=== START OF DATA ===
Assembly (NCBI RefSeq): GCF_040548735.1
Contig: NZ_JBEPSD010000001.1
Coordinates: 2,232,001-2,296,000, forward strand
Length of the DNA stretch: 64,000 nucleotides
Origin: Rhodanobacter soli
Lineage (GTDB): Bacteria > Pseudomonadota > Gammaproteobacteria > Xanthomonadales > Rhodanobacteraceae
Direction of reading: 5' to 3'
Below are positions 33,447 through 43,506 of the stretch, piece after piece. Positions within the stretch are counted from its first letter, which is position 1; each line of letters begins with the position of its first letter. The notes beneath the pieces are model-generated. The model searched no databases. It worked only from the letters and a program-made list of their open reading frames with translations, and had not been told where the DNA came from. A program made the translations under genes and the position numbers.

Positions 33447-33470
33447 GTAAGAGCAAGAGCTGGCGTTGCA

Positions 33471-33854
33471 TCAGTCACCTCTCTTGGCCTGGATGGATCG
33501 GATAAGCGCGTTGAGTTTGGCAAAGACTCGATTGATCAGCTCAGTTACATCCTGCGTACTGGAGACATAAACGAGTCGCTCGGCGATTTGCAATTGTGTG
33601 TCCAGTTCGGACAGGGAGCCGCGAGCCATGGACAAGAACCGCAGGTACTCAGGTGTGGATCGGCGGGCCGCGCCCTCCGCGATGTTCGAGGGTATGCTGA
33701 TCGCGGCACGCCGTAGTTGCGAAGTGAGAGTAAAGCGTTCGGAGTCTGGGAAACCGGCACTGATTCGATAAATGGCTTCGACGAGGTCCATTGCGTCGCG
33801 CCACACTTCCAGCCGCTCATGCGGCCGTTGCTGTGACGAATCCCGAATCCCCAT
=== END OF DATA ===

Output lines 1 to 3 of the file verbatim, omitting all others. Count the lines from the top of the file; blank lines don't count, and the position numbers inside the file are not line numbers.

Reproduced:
Assembly (NCBI RefSeq): GCF_040548735.1
Contig: NZ_JBEPSD010000001.1
Coordinates: 2,232,001-2,296,000, forward strand